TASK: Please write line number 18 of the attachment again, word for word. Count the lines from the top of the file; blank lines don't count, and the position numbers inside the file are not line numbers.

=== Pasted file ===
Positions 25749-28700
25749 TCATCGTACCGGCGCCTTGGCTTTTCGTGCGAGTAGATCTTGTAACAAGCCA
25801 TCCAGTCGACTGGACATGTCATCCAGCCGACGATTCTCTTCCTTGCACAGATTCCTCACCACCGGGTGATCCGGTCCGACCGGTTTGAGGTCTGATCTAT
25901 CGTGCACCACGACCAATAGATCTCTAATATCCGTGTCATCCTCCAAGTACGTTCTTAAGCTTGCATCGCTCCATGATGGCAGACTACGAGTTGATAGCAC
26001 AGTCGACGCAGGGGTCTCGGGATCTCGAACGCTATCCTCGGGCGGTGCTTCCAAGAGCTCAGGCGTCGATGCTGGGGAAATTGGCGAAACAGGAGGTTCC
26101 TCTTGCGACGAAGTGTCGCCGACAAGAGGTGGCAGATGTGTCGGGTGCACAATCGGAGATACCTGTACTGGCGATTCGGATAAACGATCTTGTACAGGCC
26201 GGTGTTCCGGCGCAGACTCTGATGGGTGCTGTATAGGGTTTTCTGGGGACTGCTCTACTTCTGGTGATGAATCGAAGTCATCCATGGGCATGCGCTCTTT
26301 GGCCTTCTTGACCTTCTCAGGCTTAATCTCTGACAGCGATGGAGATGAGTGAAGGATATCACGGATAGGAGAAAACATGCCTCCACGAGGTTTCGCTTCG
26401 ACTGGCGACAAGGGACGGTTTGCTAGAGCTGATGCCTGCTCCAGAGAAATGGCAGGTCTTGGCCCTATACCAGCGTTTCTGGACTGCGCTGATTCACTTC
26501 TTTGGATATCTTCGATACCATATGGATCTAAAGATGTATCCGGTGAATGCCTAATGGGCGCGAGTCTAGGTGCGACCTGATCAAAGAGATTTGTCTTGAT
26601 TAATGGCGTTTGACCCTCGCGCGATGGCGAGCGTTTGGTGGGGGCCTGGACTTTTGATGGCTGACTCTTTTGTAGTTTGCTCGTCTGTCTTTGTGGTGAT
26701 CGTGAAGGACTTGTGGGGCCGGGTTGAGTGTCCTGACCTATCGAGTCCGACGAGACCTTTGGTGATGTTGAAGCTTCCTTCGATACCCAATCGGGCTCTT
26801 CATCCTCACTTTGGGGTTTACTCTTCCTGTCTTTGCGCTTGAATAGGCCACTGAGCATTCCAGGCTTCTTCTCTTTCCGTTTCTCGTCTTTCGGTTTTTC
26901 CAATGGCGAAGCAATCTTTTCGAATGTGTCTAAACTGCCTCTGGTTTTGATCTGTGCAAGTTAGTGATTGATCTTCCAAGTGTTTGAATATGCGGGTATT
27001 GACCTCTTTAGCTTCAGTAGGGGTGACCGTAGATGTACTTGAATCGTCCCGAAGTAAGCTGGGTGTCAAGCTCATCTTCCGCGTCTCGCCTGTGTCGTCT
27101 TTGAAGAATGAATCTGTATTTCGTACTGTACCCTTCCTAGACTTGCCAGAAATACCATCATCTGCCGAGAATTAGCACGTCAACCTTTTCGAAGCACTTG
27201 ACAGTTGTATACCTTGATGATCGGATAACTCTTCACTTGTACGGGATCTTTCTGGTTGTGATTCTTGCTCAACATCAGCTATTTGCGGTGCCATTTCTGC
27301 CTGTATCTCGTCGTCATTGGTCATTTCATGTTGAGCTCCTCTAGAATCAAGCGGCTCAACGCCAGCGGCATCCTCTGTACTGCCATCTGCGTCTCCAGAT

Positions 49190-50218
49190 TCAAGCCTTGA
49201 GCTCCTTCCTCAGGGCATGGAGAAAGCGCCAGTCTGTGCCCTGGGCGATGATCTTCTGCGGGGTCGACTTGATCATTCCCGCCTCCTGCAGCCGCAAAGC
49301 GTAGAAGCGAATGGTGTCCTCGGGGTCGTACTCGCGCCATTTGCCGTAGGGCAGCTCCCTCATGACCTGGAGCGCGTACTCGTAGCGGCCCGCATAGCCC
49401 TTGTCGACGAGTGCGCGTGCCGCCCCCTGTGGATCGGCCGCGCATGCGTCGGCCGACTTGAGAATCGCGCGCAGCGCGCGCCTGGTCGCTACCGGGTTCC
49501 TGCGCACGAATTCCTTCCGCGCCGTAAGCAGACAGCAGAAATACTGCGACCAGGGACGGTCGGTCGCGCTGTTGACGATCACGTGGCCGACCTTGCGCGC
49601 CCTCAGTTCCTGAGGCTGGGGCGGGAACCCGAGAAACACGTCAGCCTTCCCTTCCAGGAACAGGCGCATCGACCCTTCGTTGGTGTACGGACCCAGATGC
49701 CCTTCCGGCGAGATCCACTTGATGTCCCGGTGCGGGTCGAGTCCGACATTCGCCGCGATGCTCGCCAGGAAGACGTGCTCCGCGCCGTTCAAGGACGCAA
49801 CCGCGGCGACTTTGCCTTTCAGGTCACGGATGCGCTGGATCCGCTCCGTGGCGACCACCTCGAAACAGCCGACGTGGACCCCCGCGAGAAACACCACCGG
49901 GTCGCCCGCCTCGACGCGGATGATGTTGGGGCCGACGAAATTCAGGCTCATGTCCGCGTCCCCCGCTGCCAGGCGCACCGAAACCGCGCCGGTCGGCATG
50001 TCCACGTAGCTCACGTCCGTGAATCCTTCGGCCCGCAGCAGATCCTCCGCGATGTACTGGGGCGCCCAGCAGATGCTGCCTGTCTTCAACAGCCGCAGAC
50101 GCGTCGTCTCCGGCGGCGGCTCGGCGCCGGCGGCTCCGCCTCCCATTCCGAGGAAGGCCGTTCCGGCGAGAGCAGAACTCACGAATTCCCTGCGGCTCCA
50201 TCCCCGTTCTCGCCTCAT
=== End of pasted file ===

27301 CTGTATCTCGTCGTCATTGGTCATTTCATGTTGAGCTCCTCTAGAATCAAGCGGCTCAACGCCAGCGGCATCCTCTGTACTGCCATCTGCGTCTCCAGAT